Support Homeschooled Students in Your Community

This page is for people who want to start making a difference and shifting the conversation in their own communities, where all change truly starts. 

Lasting legislative change only happens when people organize. The most effective way to make homeschooling safe is to start with your community. Tell your friends and family why it’s so important that homeschooling has accountability – have them tell their friends, and their friends, and their friends. Bring it up in public: at city council, at school board meetings, at social gatherings. When your community starts talking about an issue enough that momentum starts to build, lobby your legislators and show them that these changes are needed and you will support their decision to protect homeschooled children.

Most importantly, in doing so, you’ll have made a bigger impact than you realize in the lives of homeschooled children you know (and some you don’t) by showing them that their futures matter and there is hope.

There are several options and strategies, choose the ones that seem most doable to you. 

Start the Conversation

Write a letter (or letters) to the editor to your local newspaper or community newsletter about why accountability for homeschooling is important for students. Below are some talking point ideas: 

For more ideas check out our Homeschooled Children’s bill of rights. 

Not sure where to start on writing a letter or an op-ed? Check out our guide and our Share the Word page for more resources.

If you’re a homeschool alumni or homeschooling parent and would like to add your story to our website or could use some personal experience based writing prompts, visit our Share Your Support for Reform page.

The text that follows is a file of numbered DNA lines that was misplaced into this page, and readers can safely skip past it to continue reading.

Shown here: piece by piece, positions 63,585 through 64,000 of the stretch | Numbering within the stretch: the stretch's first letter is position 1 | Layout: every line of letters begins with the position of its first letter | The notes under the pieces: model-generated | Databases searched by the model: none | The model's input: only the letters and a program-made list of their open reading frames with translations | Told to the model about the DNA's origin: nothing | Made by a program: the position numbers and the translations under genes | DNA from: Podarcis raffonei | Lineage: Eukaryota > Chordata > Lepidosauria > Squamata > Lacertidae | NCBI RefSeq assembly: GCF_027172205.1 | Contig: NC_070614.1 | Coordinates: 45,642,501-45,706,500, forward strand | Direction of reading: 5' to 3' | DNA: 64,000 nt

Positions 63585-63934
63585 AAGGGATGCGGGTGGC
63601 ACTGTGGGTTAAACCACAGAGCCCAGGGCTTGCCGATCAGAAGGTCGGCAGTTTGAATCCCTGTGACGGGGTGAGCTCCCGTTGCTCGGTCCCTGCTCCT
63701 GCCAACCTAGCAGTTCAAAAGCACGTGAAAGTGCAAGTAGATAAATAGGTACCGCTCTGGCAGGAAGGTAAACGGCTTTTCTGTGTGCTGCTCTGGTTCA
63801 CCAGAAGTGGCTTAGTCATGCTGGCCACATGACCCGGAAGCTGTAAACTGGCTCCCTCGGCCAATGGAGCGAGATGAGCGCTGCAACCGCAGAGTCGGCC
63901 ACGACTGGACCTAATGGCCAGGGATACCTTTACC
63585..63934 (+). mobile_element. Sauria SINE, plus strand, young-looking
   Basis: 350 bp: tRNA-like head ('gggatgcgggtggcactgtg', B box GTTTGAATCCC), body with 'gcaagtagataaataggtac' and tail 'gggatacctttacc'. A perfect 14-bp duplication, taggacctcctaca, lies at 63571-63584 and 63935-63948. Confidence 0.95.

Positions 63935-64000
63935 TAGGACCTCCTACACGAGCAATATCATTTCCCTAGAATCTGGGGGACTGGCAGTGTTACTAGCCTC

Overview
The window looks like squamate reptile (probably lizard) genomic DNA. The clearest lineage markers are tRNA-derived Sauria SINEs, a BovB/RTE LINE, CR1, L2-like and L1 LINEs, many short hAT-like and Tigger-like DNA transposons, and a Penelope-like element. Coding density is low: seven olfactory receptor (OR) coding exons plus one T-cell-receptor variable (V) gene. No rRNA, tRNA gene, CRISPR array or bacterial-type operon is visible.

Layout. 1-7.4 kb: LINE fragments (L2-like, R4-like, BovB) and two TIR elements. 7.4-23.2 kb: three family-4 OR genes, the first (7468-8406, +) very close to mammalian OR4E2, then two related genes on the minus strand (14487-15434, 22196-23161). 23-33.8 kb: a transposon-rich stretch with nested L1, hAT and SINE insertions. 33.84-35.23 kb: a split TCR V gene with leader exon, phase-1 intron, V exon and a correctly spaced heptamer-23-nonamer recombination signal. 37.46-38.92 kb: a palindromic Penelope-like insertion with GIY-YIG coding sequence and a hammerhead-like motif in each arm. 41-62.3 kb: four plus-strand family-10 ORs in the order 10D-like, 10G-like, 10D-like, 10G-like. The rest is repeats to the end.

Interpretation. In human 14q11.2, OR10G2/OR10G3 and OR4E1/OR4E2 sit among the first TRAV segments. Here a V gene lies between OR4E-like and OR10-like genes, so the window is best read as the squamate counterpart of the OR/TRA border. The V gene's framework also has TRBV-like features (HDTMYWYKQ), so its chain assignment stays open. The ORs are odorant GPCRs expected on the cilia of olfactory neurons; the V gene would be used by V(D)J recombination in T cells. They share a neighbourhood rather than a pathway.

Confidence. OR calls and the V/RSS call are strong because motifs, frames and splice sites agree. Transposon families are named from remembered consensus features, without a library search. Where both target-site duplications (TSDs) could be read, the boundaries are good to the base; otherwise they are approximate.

If you’re an alumni, join our network of advocates. Our advocates are alumni who are open to talking to the media about their experiences. When we get a request for someone to talk to with experience in a particular state, we call on advocates from this list. 

Show Up

Show up to school or college board meetings and ask if homeschooled students have equal access to opportunities provided to traditionally schooled students. E.g: College pathways, sports, music, other extracurriculars, resources for learning disabilities, dual enrollment, testing, etc 

    • If not, what is standing in the way of that?

If you have a skill or are a homeschooling parent, offer tutoring or support to your local homeschooling community. 

      • Use this opportunity to talk to parents about what requirements exist and why it’s important and benefits parents to be accountable for their students’ education. 
      • Ask what resources they wish they had better access to (educational programs, help with record keeping, etc) that could be provided locally.
      • Become an Advocate for Child Safety. This starts by unlearning and rejecting childism and seeing children for who they are, as full autonomous human beings and not extensions of their parents.
      • Advocate for Child Protection policies that will make your homeschooling group safe.

Many local homeschool groups have websites or facebook pages. You can usually find them by searching for “[your location] homeschool group.” For more information about joining a homeschool group and what the terms mean, check out our Joining a Homeschool Group page.

Be a Supportive Adult for homeschooled students in your life. Encourage their interests and capabilities. Believe in them and their potential. If you need ideas, here are 40

Push for Legislative Change

Get Coffee/Email/Call your representatives to protect homeschooled children. In order for legislation to pass, elected officials need to know that their constituents want it. The parental rights lobby has harassed legislators into killing the bills in committee or withdrawing them completely whenever legislation to protect homeschooled children has been introduced. Most constituents don’t show up to support legislation like this, assuming that it will get passed because it’s common sense. Loud, active, and engaged support from constituents is vital to passing legal protections for children.

    • Take it a step further and organize your friends and community  to collectively write letters to your State’s educational committee(s) and your representatives, show up at the hearings and advocate for homeschooled kids during public comment.

For more information on how to contact your representatives, check out this page.

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